distillery district artists

Distillery District artist hub closes this month and people are sad to see it go

The artist studios that made the Distillery District special and vibrant will close up shop this month.

Since the Distillery District opened in 2003, there has been space for studios and their presence gave the place it's artsy vibe.

But all that ends this week as around 70 independent artists have been turfed from studio spaces in the Cannery and Case Goods buildings at the Distillery.

Their lease ended in 2022 – a decision established 20 years ago when they signed with the owners of the Distillery but the artists had hoped for more time. The last two years operating during lockdowns have been tough.

French language community college, Collège Boréal, is slated to take over the space.

Many of the artists have already left and most of the remaining studios must pack up by March 31, says Hoi-An Tang, owner of Mehoi.

"It's a shame to lose something like the Case Goods building for the artists as well as for the community that comes to explore," Hoi-An tells blogTO.

This will be the last weekend the remaining artists will be there, she says. Some artists have already closed while others are in various states of packing and moving.

"You can hear echoes through the whole building because enough of it must be empty," she says. "It's creepy."

Hoi-An has a space in the west end, which she plans open in August.

She has heard artists are going to different locations across the city, and some are putting their stuff in storage until they can find another studio.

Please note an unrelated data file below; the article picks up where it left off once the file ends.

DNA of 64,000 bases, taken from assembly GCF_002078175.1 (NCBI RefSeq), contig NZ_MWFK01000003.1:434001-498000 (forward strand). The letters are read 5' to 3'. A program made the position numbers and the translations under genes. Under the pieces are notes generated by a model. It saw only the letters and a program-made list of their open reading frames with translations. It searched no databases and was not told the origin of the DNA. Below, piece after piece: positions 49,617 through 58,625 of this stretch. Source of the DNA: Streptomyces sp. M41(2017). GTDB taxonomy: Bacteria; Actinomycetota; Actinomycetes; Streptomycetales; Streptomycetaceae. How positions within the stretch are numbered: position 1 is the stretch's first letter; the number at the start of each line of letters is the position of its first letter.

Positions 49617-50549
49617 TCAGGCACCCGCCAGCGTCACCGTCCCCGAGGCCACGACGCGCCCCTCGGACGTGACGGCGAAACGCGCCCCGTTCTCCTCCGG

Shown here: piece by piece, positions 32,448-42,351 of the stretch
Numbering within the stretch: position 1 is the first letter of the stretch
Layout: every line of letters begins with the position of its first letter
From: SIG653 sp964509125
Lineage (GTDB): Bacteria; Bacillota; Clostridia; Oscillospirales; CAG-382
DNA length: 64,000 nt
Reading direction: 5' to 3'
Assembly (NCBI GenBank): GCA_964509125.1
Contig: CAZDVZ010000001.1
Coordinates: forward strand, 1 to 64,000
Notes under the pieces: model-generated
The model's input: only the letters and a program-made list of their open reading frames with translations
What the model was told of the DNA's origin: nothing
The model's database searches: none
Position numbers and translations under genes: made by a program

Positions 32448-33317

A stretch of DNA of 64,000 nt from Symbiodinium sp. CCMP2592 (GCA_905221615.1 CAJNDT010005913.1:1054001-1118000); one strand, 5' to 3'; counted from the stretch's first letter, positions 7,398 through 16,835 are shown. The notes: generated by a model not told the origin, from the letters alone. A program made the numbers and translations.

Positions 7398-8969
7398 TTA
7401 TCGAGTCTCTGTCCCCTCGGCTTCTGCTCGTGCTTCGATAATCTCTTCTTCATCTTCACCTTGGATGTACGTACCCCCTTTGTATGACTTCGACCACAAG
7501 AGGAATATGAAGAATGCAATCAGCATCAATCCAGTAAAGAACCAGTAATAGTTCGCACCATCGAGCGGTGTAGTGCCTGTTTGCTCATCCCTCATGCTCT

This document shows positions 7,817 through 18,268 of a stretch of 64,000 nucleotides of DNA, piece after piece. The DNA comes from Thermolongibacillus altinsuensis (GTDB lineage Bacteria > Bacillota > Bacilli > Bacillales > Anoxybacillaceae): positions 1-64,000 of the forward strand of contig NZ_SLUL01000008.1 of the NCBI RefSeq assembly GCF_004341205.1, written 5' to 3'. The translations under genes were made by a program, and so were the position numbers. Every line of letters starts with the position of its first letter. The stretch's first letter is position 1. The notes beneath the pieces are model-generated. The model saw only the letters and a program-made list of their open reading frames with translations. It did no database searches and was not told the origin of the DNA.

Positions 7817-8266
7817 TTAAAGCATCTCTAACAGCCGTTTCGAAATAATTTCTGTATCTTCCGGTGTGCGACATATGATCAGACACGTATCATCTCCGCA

Ceramic artist Susan Card, who has been in the studios for 15 years, is one of the few artists able to find another spot in the Distillery District. The new space will be near the huge heart sculpture close to Parliament Street.

She is moving into the space with two painters and is leasing directly from the Distillery, not Artscape who managed the agreement with artists since 2003. Card’s new studio will be open around mid-April — for now she has a lot work moving out.

"I have two kilns to move," Card tells blogTO. "Moving a pottery studio is not easy."

While it was her goal to stay in the Distillery District, she will miss fellow artists and friends she has worked beside for years.

"I think it'll be a big loss not to have the artists' hub," Card tells blogTO. "We will miss the other artists and I think the public will miss the artists' hub as well."

Lead photo by

Fareen Karim

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